Tuesday, August 19, 2014

NASA's New Lander 'InSight' To Reveal Hidden Secrets Of Mars

Despite the fact that we have one of the most sophisticated rovers trundling around the surface of Mars, digging and investigating its geology, one non-profit thinks it can trump Nasa's extraordinary scientific feat. The answer? Penetrator probes.

These lightweight arrow-like devices could be fired into the Red Planet's surface, explains Explore Mars in an Indiegogo campaign. It would use excess kinetic energy from the journey towards Mars to achieve this. Once it hits the surface, it is designed to break in two. The top part remains stuck on the surface and is a radio transmitter that can translate data back to an orbiter. The tip of the penetrator probe continues into the ground to embed a "life-detection experiment" a couple metres beneath. The system is designed to detect if any microorganisms are living on Mars.

" We do know that Mars has all the elements required for life, and that all the geophysical and geochemical evidence suggests that Mars could have supported life -- and may still," says the organisation, run by the former director of Nasa's Mars Exploration Program  Doug McCuistion and a team of technology consultants and aeronautics experts. It continues: "From the findings of those missions, an intriguing body of evidence has been building indicating that if microbial life presently exists, it exists below the surface of Mars. While current Nasa missions are looking for evidence of past life, no Nasa mission is planned to look for current life. We believe this is a mistake. To find life on Mars, we actually need to look for life on Mars."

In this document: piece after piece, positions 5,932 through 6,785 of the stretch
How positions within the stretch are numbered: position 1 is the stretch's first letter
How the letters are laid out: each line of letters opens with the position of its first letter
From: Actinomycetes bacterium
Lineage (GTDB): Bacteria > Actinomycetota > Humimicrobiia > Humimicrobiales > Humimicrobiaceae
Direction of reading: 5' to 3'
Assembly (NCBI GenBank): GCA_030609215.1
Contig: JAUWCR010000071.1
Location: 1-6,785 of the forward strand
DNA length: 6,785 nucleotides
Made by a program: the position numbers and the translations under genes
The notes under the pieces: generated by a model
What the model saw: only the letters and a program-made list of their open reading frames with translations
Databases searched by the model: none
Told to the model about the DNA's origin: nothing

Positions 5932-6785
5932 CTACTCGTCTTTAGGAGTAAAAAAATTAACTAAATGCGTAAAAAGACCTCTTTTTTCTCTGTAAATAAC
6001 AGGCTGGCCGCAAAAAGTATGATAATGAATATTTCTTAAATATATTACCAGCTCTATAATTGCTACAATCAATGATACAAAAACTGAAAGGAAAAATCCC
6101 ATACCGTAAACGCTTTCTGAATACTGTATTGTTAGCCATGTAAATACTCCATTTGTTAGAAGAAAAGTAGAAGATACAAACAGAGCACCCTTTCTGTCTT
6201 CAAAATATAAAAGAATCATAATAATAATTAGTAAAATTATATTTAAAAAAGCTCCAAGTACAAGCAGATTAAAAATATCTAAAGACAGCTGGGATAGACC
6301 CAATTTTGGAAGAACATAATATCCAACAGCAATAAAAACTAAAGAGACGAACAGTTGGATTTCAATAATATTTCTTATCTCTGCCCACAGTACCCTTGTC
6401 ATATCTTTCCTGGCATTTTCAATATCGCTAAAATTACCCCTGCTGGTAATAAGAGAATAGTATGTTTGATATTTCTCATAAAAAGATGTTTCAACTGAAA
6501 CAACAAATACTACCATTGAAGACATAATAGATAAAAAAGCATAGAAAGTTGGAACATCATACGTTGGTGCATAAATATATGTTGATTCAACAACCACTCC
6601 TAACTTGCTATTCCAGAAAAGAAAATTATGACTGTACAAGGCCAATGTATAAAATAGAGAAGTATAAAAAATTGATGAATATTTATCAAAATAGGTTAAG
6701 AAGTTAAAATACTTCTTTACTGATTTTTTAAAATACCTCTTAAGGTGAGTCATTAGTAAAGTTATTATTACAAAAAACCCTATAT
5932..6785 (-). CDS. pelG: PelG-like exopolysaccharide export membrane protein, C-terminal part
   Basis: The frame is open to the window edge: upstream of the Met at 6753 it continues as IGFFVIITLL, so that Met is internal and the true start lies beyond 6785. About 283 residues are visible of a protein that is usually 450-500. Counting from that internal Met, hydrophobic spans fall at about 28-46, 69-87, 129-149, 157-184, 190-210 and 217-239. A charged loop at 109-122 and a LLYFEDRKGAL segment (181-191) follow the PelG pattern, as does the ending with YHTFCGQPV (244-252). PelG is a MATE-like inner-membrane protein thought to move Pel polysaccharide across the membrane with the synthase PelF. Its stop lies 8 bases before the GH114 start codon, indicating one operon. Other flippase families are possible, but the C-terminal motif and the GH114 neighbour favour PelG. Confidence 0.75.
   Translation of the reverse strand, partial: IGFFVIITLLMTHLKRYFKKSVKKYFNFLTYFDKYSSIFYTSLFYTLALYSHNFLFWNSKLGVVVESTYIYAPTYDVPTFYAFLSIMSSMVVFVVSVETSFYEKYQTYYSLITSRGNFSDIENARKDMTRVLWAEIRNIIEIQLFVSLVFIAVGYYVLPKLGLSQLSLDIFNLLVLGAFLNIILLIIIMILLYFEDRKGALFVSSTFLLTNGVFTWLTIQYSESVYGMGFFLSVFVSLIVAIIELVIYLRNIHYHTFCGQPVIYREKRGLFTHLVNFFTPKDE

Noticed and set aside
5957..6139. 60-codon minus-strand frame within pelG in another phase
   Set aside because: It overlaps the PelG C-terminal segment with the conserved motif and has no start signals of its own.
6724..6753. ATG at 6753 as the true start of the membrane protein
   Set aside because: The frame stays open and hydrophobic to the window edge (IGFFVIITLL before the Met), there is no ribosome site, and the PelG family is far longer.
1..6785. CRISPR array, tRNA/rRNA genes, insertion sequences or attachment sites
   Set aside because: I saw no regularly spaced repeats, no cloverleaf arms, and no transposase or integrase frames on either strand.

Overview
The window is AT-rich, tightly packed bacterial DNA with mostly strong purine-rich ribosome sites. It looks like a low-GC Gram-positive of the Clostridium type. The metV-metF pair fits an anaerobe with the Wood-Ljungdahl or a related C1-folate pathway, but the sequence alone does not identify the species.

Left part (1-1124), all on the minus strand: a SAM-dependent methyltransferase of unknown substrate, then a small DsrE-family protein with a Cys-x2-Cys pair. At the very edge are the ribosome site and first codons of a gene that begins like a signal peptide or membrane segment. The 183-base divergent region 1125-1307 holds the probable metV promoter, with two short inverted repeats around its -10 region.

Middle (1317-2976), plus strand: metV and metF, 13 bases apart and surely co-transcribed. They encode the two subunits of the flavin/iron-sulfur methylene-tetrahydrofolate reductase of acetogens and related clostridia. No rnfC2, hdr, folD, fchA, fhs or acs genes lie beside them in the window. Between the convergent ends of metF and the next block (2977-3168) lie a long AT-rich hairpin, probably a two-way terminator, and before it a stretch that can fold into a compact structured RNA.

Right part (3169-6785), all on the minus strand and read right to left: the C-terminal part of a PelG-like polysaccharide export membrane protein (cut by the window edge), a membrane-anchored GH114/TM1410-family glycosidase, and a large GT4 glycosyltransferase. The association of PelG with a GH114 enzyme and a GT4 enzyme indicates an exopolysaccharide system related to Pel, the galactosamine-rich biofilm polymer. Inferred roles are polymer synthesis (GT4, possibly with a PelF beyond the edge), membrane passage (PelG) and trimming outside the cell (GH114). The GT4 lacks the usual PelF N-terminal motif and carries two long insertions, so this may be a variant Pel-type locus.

Exolance would be carried to Mars by another spacecraft. The mission could comprise several penetrator probes, known as 'Arrows', that would be held in a 'Quiver' on the carrier vehicle, which would safely transport them through the atmosphere.

The idea is to disperse the "arrows" in a number of places, to carry out these small scientific experiments across a multiple of Mars regions.

The Indiegogo campaign, which aims to raise $250,000 (£150,000), is designed to allow the organisation to build the "ExoLance" arrow prototypes within 12-14 months, for testing in the Mojave Desert. This will allow the team to practice launching the arrows, taking into account the atmosphere on Mars and how much force will be needed to penetrate the landscape to the right depths. Following these proof of concept missions, the team then plans on taking the technology to Nasa and other agencies.

Once through the atmosphere the lander carrying the Quiver would deploy its parachute and begin its gradual descent to the surface, at which point the Arrows would be released to various locations

"Could life exist below the surface, away from the radiation, dryness and temperature extremes, a number of metres below the surface, is that a more conducive environment today for life on Mars?" says McCuistion.

The Arrows would bury initially to about 6.5 feet (two metres). Using a drill, however, they could bury to a total depth of 16.5 feet (five metres) where life detection equipment would be deployed.

The European Space Agency has certainly already considered the possibility, having announced its ExoMars mission, which in 2018 will be launched to dig up to two-metres into Mars' surface in search of life. Currently, the location for where the ExoMars will do its digging, is up for debate. ExoLance trumps it here, as it would scatter a bunch of penetrator probes to hunt for signs of life.

No comments:

Post a Comment